Plan commission members need to be prepared for the business to be discussed at the meetings. They should take time to review each proposal in light of the comprehensive plan and applicable land use control several days in advance. If a major development is involved, they can talk to the city or county engineer (or surveyor) or to others for a technical review. They should share any findings with other commission members.
Members should be prepared to act at the plan commission meetings. They should avoid spending so much time on the technicalities and procedural distractions that they miss the big issues. They should not vote on a request until they are satisfied that the proposal and its probable impact on the community are understood.
Effective plan commission members serve the public interest and are fair and unbiased. They conduct public business in public meetings, disclose any personal interests, and avoid abusing the power of public office. They should also attend meetings regularly, communicate openly, review staff reports, listen, give citizens a meaningful opportunity to participate, and seek solutions.
Plan commissions prepare communities for growth and change. Their review helps citizens have input and helps county governing boards make informed decisions. The impact of good planning may take some years to be recognized. An orderly growth pattern takes time as well as input from people who care about their community.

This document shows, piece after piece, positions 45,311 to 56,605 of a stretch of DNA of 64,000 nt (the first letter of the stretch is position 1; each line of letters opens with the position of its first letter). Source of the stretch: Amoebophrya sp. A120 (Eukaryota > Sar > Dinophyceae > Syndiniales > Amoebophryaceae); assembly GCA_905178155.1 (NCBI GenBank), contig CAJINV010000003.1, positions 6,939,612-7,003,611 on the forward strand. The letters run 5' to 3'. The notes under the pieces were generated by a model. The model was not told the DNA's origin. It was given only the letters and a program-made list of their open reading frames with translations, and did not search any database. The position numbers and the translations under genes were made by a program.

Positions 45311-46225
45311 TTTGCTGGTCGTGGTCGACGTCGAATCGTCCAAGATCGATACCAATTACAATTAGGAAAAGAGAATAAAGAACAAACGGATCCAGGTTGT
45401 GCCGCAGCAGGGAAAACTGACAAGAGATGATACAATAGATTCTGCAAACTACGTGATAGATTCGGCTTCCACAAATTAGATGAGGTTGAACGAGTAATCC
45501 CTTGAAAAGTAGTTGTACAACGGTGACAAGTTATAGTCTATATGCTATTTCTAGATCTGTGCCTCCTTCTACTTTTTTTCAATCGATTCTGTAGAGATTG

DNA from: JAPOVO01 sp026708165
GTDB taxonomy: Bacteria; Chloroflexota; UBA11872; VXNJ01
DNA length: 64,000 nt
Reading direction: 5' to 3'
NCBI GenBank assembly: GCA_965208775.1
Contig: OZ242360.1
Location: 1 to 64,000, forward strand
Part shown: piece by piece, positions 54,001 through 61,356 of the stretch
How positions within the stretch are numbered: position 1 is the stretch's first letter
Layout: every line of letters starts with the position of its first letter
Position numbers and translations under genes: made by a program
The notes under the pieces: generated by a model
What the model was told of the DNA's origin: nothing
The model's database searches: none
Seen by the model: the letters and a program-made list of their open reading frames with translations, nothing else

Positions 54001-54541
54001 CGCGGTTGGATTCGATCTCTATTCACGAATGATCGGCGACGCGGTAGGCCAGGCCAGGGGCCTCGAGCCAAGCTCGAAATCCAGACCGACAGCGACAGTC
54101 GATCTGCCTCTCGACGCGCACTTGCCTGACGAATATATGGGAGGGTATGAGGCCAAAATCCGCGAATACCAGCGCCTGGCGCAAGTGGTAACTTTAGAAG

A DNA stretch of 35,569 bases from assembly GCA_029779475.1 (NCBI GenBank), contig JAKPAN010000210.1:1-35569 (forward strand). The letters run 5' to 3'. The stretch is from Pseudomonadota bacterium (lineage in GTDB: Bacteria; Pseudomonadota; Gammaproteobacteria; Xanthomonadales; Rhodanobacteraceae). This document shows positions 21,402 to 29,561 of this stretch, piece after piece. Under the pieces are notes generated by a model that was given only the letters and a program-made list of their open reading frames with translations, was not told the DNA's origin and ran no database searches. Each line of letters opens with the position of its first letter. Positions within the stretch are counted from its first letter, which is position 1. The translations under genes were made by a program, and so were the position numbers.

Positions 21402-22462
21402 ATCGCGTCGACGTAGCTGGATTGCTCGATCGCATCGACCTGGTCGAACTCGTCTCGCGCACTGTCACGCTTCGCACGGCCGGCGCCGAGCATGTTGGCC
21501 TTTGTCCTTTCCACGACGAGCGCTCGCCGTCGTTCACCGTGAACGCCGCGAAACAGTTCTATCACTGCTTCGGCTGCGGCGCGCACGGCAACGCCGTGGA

References & Additional Resources
Chase, R. 1999. Agricultural Land Protection in Indiana. ID-225. Purdue Extension.
Chase, R. & Hutcheson, S. 1998. The Rural/Urban Conflict. ID-221. Purdue Extension.
The Community Planning Handbook. 1993. Indianapolis, Indiana. A joint publication of Indiana Association of Cities and Towns, Association of Indiana Counties, and Indiana Planning Association.
Daniels, T. & Bowers, D. 1997. Holding Our Ground: Protecting America's Farms and Farmland. Washington, DC. Island Press.
Indiana Planning and Zoning Laws Annotated 1995 Edition. 1995. Charlottesville, VA: Michie Company. (Published under the auspices of Indiana Continuing Legal Education Forum, Indiana Bar Association Governmental Practices Section, and Indiana Planning Association, Inc.)
Slack, V. 1999. The ABC's of P & Z-A Planning & Zoning Glossary. ID-228. Purdue Extension.
Slack, V. 1999. Citizen Participation in Land Use Planning. ID-226. Purdue Extension.
Slack, V. 1999. How Good Is Your Comprehensive Plan? ID-227. Purdue Extension.
Slack, V. 2000. Zoning-What Does It Mean to Your Community? ID-233. Purdue Extension.
Slack, V. 2000. The Comprehensive Plan. ID-234. Purdue Extension.
Zoning for Farming: A Guidebook for Pennsylvania Municipalities on How to Protect Valuable Agricultural Lands. 1995. Harrisburg, PA. Center for the Rural Pennsylvania.
Learn more about communities, land use, growth, and how you can be involved from your local office of Purdue Extension.
It is the policy of the Purdue University Cooperative Extension Service, David C. Petritz, Director, that all persons shall have equal opportunity and access to its programs and facilities without regard to race, color, sex, religion, national origin, age, or disability. Purdue University is an Affirmative Action employer. This material may be available in alternative formats.